Mixed picture seen for SAR
The recent volatility in the Hong Kong and mainland stock markets, as well as an imminent interest rate hike by the US Federal Reserve will dim the momentum of the SAR’s housing market and slow down the rise in home prices in the second half of 2015, warn analysts.
Vincent Cheung Kiu-cho, national director of global real-estate solutions at Cushman & Wakefield Valuation Advisory Services (HK), for one believes there is no doubt that the stocks volatility on either side of the border will affect home sales in Hong Kong in the second half.
Speaking to the China Daily, Cheung estimated that transaction volume in the residential market will drop to between 3,000 and 4,000 per month from the current level of 5,000 to 6,000, on less-thanenthusiastic market sentiment. He expects the price of small- to medium-sized homes to rise by another 4 percent in the second half, following a 6 percent growth in the first.
While luxury residential properties priced between HK$10 million and HK$30 million may see a small increase of 1 to 3 percent through 2015, luxury homes priced over HK$30 million are expected to see their price tags go up by 5 percent, Cheung forecast.
Both mainland and Hong Kong investors may have lost money on the stock market recently and are unlikely to be in the mood to shift their investment into the property market right away, said Cheung.
Since hitting a peak on June 12, the Shanghai Composite Index had fallen by nearly 30 percent by last week and nearly $3.9 trillion was wiped off the mainland stock market.
In Hong Kong, share prices on July 8 plunged to a seven-month low in the biggest one-day drop since the global financial crisis of 2008, as the rout on the mainland market accelerated and spread to major regional bourses, fueled further by the Greek debt crisis.
Home sales in the SAR dipped. The Centa-City Leading Index, a gauge of secondary private residential property prices, recorded a weekly drop of 0.29 percent for the seven days ended July 5.
Agents also reported a marked drop in weekend sales of first-hand apartments, and blamed the stocks turmoil as well as a lull in new launches.
Aside from the stock market turmoil, another factor that may make investors stay away is that returns from Hong Kong residential properties is a less than attractive 3 percent or so, and with the US expected to raise rates in the second half, costs of investing in property are also set to rise, explained Cheung.
According to Cheung, a 10 percent rise in the price of small to medium-sized homes is acceptable.
“You need to take the inflation factor into consideration,” said Cheung, explaining that if the inflation rate for the year is 3 to 4 percent, the real price increase for small- to medium-sized properties would work out to only about 6 percent.
He also forecast that, thanks to an increase in supply of housing units in the coming years and the prospect of the US entering an interest rate hike cycle, the rate of home price increases in Hong Kong will continue to slow down.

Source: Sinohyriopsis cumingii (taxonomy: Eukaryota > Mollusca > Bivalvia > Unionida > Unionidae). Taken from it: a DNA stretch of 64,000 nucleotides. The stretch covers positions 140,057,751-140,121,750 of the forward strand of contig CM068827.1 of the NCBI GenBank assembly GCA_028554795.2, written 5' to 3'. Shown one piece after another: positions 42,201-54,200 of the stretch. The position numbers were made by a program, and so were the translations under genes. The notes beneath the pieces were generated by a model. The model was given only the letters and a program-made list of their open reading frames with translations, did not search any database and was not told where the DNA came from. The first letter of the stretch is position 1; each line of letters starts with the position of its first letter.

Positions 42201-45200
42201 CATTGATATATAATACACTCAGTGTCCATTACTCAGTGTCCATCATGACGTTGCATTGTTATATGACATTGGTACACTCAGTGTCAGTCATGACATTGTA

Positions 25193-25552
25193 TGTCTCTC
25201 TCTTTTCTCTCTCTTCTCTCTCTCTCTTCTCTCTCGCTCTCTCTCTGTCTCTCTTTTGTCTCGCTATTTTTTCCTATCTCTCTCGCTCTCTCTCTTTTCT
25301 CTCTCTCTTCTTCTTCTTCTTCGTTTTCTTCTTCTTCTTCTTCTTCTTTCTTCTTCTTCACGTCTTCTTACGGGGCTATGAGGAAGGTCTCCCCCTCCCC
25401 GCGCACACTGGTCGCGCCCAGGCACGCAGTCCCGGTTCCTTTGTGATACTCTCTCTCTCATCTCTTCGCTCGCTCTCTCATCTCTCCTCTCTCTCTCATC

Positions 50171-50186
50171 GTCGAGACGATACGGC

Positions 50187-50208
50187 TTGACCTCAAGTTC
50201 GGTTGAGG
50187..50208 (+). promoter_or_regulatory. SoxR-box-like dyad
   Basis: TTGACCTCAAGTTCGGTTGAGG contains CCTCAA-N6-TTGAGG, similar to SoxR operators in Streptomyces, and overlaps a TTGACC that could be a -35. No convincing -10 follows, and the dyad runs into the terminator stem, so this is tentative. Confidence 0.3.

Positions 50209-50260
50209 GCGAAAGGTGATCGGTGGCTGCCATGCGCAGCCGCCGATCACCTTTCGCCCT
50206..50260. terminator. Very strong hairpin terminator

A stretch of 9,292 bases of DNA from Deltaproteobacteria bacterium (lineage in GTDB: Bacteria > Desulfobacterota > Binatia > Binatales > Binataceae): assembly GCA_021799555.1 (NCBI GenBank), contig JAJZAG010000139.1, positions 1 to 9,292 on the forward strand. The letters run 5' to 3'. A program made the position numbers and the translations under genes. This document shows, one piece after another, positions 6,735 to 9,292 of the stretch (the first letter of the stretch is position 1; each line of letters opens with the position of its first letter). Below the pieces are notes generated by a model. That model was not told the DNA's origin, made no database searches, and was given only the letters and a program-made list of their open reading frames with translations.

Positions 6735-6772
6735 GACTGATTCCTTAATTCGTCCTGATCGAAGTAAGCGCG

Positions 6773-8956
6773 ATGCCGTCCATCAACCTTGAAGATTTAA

“Next year, the real price increase for homes will be between 4 and 5 percent,” Cheung said.
Echoing Cheung was Joanne Lee, senior manager of research and advisory at Colliers International Hong Kong, who also believes that the stock market turmoil will have a negative impact on buyer sentiment in the property sector.
“The stock market has an impact on the wealth effect. So when the stock market underperforms or is very volatile, it will change people’s perspectives about their financial situation,” said Lee.
“But the impact will be larger on sales of luxury residential properties,” she forecast, especially homes in traditionally upscale districts and sized over 1,200 square feet (nearly 111.5 square meters), rather than mass-market homes.
Lee said the price of residential property in the mass market increased by 8 percent in the first half, and the whole-year figure would be around 10 percent.
In the second half, buyers are expected be more cautious, especially with the US likely to increase interest rates, so the price increase in the second half will slow down, she said.
But Lee stressed that a double-digit growth in mass market home prices is still significant, and if the price increase crosses 10 percent, the government may tighten the mortgage rate again to cool down the market.
The outlook of Joseph Tsang, managing director at Jones Lang LaSalle Hong Kong, reflected that of Lee, as he told a press conference that the stocks volatility will have a greater impact on luxury property than on the mass market.
That is because mass market customers are usually first-time home buyers or families in need of upgrading their apartments, which will provide enough support for continued growth in the market.
Tsang expects the US Federal Reserve to raise interest rates by 25 basis points in the second half and forecasts a 10 percent price growth for the mass market property sector this year.
Prices of private residential apartments in Hong Kong hit a record high in May, rising for the 14th month in a row, according to latest data from the Rating and Valuation Department.
The private-residential housing price index rose to 298.4, which is 1.1 points or 0.37 percent higher than in April. Compared with May last year, the index has climbed 20.6 percent and, in the first five months of this year, it has surged 7.2 percent.
In May, the price of small apartments, or those sized at 40 square meters or less, went up 0.52 percent from April, while the price of larger units, that is between 70 and 99.9 square meter, rose by 0.4 percent month-on-month.
Hong Kong home transactions have dipped, but analysts see several variables at play.
Joanne Lee, senior manager of research and advisory Colliers International HK
National policies and market forces are big catalysts for Shenzhen home sales.